After an enjoyable yet slow paced first 9 months of 2011, just as our Moonglow pears were picked and stored in a cooler, my year took off at a gallop that lasted 3 months, mostly away from home.
First was a 30 day stint on the M/V Liberty Island, a 300 foot ship (hopper dredge) on a beach replenishment job at Nag’s Head, at the Outer Banks of North Carolina; working as an Endangered Species Observer. In that month, 2 hurricanes and a tropical depression chased us 3 times into the harbor 10 hours up the coast at Norfolk, VA.
The ship would get to work for 1 – 2 days before storm surges threatened, and then we would have to hightail it for protected waters. Fortunately for me, we tied up at a dock near the downtown area, so I was able to walk to a nearby community coffee shop “Elliot’s Fair Grounds Coffee” on Colley Ave., across from a Starbucks.
Normally, with no other coffee shops in sight, I am delighted to find a Starbucks, yet this time a local – and wonderful‑ café called me all 3 times we sought safe harbor: 3 times for a total of 13 days.
During those days, I also got to visit with my daughter and her family, and enjoy Malapeque oysters and excellent local beer at my all time favorite locally owned seafood restaurant: A. W. Shucks off 22nd. Street (also within walking distance from the ship).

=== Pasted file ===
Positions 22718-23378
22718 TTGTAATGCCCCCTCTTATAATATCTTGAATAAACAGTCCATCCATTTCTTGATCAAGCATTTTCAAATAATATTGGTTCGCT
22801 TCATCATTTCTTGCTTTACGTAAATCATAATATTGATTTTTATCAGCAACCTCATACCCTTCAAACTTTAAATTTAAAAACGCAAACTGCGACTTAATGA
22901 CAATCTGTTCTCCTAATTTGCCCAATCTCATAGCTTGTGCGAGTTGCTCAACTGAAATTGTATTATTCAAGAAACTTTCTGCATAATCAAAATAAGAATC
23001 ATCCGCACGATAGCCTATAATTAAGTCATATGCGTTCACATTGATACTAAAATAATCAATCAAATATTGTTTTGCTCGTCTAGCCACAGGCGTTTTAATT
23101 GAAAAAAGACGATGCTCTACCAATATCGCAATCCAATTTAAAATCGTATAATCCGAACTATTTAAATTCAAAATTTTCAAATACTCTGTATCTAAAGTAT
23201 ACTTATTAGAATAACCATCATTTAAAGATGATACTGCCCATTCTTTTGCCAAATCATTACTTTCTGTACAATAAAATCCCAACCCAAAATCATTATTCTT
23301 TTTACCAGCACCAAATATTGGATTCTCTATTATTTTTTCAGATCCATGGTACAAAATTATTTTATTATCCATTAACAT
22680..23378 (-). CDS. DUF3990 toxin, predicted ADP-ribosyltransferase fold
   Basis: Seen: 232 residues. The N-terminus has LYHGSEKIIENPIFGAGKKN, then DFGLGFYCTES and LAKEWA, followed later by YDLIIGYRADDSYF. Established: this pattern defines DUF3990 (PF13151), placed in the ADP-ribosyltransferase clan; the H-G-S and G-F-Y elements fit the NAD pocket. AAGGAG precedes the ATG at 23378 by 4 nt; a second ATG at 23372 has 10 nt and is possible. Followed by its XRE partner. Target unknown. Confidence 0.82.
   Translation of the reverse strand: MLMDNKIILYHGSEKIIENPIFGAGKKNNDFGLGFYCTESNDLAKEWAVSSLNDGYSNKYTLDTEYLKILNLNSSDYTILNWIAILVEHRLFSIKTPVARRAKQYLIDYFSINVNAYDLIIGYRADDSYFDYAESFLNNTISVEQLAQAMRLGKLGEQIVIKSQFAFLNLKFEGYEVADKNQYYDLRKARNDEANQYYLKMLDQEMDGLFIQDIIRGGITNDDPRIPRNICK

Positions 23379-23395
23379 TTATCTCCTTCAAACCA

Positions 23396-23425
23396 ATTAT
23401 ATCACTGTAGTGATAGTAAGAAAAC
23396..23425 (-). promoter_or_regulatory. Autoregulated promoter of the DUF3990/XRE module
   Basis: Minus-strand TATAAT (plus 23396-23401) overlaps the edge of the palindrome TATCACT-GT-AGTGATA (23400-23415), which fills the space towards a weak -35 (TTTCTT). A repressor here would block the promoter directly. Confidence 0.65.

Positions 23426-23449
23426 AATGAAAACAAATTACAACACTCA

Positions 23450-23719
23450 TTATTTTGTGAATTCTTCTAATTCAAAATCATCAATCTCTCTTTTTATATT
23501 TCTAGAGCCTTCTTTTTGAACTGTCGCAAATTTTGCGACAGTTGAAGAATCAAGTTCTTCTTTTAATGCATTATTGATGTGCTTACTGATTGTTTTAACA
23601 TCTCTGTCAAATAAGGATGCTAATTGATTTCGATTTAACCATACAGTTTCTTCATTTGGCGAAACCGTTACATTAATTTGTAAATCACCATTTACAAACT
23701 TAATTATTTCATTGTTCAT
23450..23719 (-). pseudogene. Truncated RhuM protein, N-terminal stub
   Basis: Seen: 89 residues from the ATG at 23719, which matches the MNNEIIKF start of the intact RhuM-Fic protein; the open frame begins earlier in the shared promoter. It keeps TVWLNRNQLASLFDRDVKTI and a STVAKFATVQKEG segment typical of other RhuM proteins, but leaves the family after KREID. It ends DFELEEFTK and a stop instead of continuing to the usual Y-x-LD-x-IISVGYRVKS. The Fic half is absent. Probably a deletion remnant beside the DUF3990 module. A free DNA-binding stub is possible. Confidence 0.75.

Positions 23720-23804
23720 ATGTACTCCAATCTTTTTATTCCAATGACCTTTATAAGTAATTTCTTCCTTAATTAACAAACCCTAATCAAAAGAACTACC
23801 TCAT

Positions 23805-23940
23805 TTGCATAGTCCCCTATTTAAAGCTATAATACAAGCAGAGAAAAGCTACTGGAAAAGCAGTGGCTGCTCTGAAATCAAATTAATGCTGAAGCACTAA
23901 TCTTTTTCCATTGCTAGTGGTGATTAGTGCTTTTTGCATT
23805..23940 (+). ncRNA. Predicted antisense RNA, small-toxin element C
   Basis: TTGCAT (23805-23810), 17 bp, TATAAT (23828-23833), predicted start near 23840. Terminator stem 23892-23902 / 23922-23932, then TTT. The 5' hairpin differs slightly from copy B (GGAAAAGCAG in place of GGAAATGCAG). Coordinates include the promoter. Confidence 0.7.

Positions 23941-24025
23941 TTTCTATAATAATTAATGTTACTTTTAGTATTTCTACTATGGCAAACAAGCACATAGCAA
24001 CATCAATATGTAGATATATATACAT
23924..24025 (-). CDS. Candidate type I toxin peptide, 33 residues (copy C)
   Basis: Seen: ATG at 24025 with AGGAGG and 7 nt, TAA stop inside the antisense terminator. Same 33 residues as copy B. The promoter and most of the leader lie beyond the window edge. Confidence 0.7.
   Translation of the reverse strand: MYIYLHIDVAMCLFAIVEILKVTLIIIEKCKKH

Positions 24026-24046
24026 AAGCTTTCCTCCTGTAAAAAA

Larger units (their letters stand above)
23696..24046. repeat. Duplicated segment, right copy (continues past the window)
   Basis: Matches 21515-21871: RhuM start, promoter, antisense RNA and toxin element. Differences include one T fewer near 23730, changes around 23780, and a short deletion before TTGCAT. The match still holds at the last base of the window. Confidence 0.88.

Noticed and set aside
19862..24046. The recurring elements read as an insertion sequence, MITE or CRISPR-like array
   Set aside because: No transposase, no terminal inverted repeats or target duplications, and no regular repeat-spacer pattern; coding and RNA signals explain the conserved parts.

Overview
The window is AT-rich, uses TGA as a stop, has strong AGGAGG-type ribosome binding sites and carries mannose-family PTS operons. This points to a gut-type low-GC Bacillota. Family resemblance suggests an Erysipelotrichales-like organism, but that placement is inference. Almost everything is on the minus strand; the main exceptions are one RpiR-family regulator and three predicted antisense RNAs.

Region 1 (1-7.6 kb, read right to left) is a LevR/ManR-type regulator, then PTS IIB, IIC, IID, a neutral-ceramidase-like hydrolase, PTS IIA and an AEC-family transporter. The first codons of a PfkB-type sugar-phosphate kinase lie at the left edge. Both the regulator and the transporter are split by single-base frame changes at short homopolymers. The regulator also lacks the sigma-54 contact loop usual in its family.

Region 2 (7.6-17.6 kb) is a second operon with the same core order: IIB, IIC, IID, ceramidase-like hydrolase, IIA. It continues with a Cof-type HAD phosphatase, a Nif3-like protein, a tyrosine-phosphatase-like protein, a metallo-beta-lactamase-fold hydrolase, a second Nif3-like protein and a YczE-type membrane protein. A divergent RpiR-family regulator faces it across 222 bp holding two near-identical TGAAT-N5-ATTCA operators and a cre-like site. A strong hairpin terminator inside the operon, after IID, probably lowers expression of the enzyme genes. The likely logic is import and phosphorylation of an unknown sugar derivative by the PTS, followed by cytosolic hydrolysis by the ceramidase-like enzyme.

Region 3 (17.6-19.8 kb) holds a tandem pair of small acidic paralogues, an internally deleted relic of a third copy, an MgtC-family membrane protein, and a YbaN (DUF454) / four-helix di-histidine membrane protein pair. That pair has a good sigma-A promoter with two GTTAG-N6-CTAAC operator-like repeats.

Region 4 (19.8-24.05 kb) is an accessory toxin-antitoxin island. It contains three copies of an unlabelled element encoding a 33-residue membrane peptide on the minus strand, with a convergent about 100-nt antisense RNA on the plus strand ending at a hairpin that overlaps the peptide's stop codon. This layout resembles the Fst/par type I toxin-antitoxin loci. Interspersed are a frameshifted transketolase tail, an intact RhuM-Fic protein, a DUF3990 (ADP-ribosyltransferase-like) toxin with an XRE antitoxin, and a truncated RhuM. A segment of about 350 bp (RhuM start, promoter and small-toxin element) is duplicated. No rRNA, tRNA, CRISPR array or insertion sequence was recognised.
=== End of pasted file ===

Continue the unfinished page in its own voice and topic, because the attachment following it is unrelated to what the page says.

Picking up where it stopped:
Due to the 3 storms, the ship was able to work only 10 of my 30 days aboard! And most fortunately for me, my truck, parked at Nag’s Head, elevation perhaps 5 feet above sea level and within 200 yards from the Atlantic, stayed high enough and dry enough to escape all the very serious flooding from Hurricane Irene’s almost direct hit.
From the Endangered Species experience, I returned home with 1 1/2 weeks to do some triage care for our orchards, gardens, and bees, and begin work on my broom production for the upcoming October Southern Highland Craft Guild show.
My inventory was down to 4 brooms, and I needed quite a few in order to do the show, not be embarrassed, and make it worthwhile. These are incredibly beautiful and functional hand tools, made from broomstraw (sorghum) fibers and natural wood handles. I use the strong and beautiful Shaker weave, attributed to the Shaker women.
History tales say the Shaker men said it was too fanciful. The women replied “show us a stronger, more functional way to attach the broomstraw”, and the men were unable to do so: thus, we have benefit of such a beautiful weave on these brooms.
Prior to the Guild show, I traveled to and taught a 6 day cooking class at the John C. Campbell Folk School in Brasstown, NC, entitled “Around The World With Flatbreads and Flavors”. My class was full, and we made good use of their incredible indoor wood-fired bread oven, as well as the new outdoor oven. From Naans to Tortillas to Focaccias and much more, we were a bunch of baking fools! In addition, we accompanied the breads with (made from-scratch) dips, chutneys, chili pastes, and other condiments from the countries where the breads developed.